04.08.2011

A great friend has left us

Francesco Arrigoni was only 52 years old when he passed away.
Very capable and prepared journalist, he had always been a friend of CERVIM, but most of all of mountain viticulture. “…I appreciate mountain wine-growers because, in different ways, they challenge nature in order to produce wine which has hardiness as its flavour”, so he wrote in his blog on “Corriere della Sera” newspaper, in an article about the presentation of the Label of Heroic Viticulture
For 14 editions at least, unfailingly every year, he had been part of the tasting commissions in our International Mountain Wines Contest.
He truly loved mountain viticulture, maybe also because of his great passion for mountains. He was always available to give advice and collaborate every time one asked him to. So much so, that in 2000 he drafted the “Manifesto della Viticultura di Montagna” (the Manifesto of Mountain Viticulture) which was presented that same year in Sondrio.  
Francesco, you will be greatly missed…defender and connoisseur of our viticulture, but always objective, especially and most of all in his critiques which he never spared when he thought they were needed. 
The President, the Board of Directors, the Technical and Scientific Committee, the College of Auditors and all of the staff at CERVIM express their deepest condolences to the family.

Farewell Francesco…you have been a great friend!

Manifesto of mountain viticulture

  • Mountain viticulture is an extraordinary expression of daring and courage by man in asking from nature itself the willingness to give support to people who work in particular and difficult geographical territories.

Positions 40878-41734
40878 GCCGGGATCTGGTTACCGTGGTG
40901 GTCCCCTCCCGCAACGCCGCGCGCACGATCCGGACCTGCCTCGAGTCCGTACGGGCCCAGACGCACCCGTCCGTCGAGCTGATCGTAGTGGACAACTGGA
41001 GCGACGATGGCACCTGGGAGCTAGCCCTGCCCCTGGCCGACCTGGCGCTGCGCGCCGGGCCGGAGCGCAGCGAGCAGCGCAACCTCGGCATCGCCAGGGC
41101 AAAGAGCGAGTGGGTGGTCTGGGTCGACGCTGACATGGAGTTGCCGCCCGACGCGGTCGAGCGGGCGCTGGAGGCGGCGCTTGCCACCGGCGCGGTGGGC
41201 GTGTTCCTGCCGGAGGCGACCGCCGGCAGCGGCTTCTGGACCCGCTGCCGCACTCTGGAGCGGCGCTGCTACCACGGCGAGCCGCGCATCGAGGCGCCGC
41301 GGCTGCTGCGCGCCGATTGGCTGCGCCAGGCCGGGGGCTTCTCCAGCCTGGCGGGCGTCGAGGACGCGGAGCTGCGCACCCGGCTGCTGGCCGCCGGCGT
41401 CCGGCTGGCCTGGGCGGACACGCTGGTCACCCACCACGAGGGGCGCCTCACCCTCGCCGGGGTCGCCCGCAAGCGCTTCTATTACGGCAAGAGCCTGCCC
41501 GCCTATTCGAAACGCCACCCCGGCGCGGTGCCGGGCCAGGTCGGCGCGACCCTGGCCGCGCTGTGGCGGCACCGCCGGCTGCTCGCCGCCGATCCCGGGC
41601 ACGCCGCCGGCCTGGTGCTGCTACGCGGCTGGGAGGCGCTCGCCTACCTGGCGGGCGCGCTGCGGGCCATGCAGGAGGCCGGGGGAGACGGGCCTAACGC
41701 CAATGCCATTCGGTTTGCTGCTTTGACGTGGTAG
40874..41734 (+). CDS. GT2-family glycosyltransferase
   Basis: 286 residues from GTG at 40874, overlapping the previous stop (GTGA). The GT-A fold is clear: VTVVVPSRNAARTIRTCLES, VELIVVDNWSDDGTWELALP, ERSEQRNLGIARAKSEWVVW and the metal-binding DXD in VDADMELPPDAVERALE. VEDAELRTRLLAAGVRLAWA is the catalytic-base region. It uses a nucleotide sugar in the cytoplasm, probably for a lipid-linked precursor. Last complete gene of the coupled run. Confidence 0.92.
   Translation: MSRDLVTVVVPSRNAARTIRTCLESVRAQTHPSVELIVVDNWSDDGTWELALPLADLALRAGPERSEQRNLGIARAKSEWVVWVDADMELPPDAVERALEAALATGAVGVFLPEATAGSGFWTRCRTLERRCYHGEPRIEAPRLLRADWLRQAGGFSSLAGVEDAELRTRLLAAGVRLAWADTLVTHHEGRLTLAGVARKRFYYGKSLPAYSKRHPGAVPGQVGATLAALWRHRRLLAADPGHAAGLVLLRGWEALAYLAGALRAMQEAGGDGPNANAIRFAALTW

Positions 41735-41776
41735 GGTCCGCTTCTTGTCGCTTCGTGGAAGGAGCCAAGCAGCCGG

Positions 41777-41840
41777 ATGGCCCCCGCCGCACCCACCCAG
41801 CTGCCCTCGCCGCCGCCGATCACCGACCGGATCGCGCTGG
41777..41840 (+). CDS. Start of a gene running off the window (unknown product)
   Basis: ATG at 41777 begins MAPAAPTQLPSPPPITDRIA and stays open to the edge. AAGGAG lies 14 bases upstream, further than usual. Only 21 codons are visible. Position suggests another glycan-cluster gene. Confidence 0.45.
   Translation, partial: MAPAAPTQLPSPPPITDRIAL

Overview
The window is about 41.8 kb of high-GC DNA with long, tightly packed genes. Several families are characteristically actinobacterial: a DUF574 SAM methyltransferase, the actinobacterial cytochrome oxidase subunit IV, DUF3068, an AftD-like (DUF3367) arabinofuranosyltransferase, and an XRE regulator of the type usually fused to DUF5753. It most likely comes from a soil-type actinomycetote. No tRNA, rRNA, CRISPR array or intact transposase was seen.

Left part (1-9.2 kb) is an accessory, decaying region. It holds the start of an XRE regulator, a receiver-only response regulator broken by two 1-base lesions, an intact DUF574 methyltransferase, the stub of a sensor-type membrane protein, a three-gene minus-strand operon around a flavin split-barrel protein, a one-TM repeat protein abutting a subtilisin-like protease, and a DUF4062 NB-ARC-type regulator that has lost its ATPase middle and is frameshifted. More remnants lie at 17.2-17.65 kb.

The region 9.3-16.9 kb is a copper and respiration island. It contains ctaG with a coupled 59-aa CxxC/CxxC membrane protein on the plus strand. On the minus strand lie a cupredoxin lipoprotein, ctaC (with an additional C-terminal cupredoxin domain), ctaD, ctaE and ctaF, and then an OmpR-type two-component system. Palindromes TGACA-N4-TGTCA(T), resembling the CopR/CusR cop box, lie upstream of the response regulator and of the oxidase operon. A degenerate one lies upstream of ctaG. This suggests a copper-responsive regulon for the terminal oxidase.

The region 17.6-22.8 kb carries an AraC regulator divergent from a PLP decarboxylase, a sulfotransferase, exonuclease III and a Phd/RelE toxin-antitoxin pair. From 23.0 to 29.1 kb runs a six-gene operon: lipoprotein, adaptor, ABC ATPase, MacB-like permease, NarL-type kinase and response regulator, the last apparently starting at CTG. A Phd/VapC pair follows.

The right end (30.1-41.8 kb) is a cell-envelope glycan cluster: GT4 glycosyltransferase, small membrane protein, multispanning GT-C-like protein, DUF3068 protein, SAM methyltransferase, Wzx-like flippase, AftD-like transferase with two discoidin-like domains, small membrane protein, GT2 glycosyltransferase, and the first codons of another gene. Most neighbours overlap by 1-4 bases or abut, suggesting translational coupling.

• Mountain viticulture has a fundamental value for the preservation of the environment in quite delicate zones.
  • Vines cultivated in mountains grow in unpolluted environments and are an example of biodiversity and they give rise to original wines, of superior organoleptic quality.
  • Producing wines in mountains is more expensive than in other environments; on the market the origin must be clearly recognised and promoted through the use of special trademarks so as to be able to guarantee the producer a fair remuneration.
  • Mountain viticulture must find greater recognition in the framework of a coherent and overall policy in favour of mountain territories and their sustainable development.
  • Mountain vineyards represent a historical monument to the work of man and must also be safeguarded for their landscape and cultural interest.
  • The cultivation of vines in mountain areas is a fundamental activity for the maintenance of agriculture in the mountain and for a correct relationship between the different productive activities to the benefit of the local economy.
  • Those territories with mountain viticulture must be considered “heritage of humanity” in the senses of the current UNESCO convention.